In the Federal Register of December 30, 2013 (78 FR 79359) (FRL-9903-69), EPA issued a document pursuant to FFDCA section 408(d)(3), 21 U.S.C. 346a(d)(3), announcing the filing of a pesticide petition (PP 3E8201) by IR-4, 500 College Road East, Suite 201 W., Princeton, NJ 08540. The petition requested that 40 CFR 180.205 be amended by establishing tolerances for residues of the desiccant, defoliant, and herbicide paraquat dichloride (1,1′-dimethyl-4,4′-bipyridinium-ion) (hereafter in this document referred to solely as paraquat) derived from application of the dichloride salt (calculated as the cation) in or on tuberous and corm vegetables subgroup (Crop subgroup 1C) at 0.5 parts per million (ppm). That document referenced a summary of the petition prepared by Syngenta Crop Protection, the registrant, which is available in the docket, http://www.regulations.gov. There were no comments received in response to the notice of filing.
III. Aggregate Risk Assessment and Determination of Safety
Section 408(b)(2)(A)(i) of FFDCA allows EPA to establish a tolerance (the legal limit for a pesticide chemical residue in or on a food) only if EPA determines that the tolerance is “safe.” Section 408(b)(2)(A)(ii) of FFDCA defines “safe” to mean that “there is a reasonable certainty that no harm will result from aggregate exposure to the pesticide chemical residue, including all anticipated dietary exposures and all other exposures for which there is reliable information.” This includes exposure through drinking water and in residential settings, but does not include occupational exposure. Section 408(b)(2)(C) of FFDCA requires EPA to give special consideration to exposure of infants and children to the pesticide chemical residue in establishing a tolerance and to “ensure that there is a reasonable certainty that no harm will result to infants and children from aggregate exposure to the pesticide chemical residue . . . .”
Consistent with FFDCA section 408(b)(2)(D), and the factors specified in FFDCA section 408(b)(2)(D), EPA has reviewed the available scientific data and other relevant information in support of this action. EPA has sufficient data to assess the hazards of and to make a determination on aggregate exposure for paraquat including exposure resulting from the tolerances established by this action. EPA's assessment of exposures and risks associated with paraquat follows.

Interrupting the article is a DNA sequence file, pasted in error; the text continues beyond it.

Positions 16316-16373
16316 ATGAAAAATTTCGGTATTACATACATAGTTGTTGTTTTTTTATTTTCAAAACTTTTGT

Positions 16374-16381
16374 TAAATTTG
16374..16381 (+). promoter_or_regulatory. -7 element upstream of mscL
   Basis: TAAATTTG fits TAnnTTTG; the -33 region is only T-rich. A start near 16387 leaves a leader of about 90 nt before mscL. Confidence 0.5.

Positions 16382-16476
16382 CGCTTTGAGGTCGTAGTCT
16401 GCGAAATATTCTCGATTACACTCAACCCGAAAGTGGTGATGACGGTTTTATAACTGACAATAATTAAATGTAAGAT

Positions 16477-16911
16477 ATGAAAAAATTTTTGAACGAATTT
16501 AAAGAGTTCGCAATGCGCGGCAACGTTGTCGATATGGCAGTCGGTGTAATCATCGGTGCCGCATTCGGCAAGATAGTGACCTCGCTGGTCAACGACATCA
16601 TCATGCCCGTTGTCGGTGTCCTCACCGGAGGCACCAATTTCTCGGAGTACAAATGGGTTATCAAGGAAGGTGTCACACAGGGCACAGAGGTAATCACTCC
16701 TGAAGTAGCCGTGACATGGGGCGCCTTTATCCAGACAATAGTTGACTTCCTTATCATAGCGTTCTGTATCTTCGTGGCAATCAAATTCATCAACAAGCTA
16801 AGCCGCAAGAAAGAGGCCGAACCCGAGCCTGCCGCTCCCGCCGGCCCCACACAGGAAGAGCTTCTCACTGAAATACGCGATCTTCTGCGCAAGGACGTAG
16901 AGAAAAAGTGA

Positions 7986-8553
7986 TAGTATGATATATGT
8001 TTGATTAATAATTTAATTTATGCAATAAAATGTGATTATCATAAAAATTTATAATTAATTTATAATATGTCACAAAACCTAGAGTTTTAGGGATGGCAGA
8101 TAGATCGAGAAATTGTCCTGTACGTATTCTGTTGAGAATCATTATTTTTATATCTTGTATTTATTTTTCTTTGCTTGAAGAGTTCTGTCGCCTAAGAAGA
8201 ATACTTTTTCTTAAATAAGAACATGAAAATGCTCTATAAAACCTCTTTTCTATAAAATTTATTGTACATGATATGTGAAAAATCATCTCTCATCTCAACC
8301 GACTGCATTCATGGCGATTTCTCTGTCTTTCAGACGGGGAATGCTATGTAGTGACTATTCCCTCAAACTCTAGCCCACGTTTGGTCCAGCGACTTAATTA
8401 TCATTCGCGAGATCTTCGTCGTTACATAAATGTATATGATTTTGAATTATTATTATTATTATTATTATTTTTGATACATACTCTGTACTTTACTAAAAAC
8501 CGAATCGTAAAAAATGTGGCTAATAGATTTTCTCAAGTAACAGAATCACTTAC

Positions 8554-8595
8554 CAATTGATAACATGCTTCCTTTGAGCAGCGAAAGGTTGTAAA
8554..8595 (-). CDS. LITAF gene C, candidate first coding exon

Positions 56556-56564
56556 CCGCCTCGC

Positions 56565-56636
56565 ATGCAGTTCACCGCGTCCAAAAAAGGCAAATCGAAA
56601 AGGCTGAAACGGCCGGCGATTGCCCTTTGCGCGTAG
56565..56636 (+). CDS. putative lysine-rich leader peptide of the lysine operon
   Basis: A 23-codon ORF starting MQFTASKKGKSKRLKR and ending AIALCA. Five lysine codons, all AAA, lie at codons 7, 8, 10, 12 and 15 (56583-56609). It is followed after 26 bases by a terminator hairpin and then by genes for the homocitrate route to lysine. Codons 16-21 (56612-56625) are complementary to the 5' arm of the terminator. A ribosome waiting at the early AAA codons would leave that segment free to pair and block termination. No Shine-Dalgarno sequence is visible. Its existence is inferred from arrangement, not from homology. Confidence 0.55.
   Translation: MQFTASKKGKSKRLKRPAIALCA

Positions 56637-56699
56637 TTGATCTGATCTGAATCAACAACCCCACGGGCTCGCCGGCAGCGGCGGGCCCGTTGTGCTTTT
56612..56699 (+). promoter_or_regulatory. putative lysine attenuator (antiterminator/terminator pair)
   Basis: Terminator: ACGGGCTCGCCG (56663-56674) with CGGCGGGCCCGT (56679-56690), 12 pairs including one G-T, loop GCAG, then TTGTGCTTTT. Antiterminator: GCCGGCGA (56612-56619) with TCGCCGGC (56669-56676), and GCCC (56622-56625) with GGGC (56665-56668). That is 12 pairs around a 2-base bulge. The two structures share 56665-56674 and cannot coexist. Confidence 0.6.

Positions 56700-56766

A. Toxicological Profile
EPA has evaluated the available toxicity data and considered its validity, completeness, and reliability as well as the relationship of the results of the studies to human risk. EPA has also considered available information concerning the variability of the sensitivities of major identifiable subgroups of consumers, including infants and children.
The primary target organ of paraquat is the lung. Evidence of lung inflammation, scarring, and compromised lung function in response to paraquat are observed throughout the toxicity database (independent of route of exposure (oral, dermal, inhalation)) in different species (rats, mice, and dogs). Effects in the respiratory tract are observed after acute, subchronic, and chronic exposures regardless of the route of exposure (oral or inhalation). However, inhalation was a more sensitive route of exposure than the oral route. With increasing durations of exposure, effects of paraquat in other organ systems are observed. These effects include liver inflammation and necrosis in rats and inflammation and necrosis of the kidneys in rats and mice. Lenticular changes in the eyes of rats were also observed with increasing durations of exposure. Importantly, the lung effects occur at doses lower than effects in these other organs systems, and so protecting for lung effects protects for all other adverse effects of paraquat.
The effects of paraquat in lungs are considered systemic effects. There are no dermal toxicity studies suitable for evaluation of systemic lung effects in the toxicity database for paraquat. Therefore, the Agency is using a dermal absorption factor of 0.3%, which was derived from dermal absorption studies conducted in humans and monkeys and an oral endpoint for dermal risk assessments.
Paraquat does not cause reproductive toxicity. Developmental toxicity in response to paraquat, when observed, always occurred in the presence of maternal toxicity. Four developmental toxicity studies (two in rats and two in mice) are available. Since effects in the Start Printed Page 64319offspring (e.g., reduced body weight/gain and delayed skeletal ossification), when present, were lesser in severity than those observed in maternal animals (e.g. respiratory distress, reduced body weight, lesions in the lungs and kidneys) and were also consistent with those commonly observed as secondary to maternal toxicity, the Agency has concluded that there was no evidence of qualitative susceptibility in the young.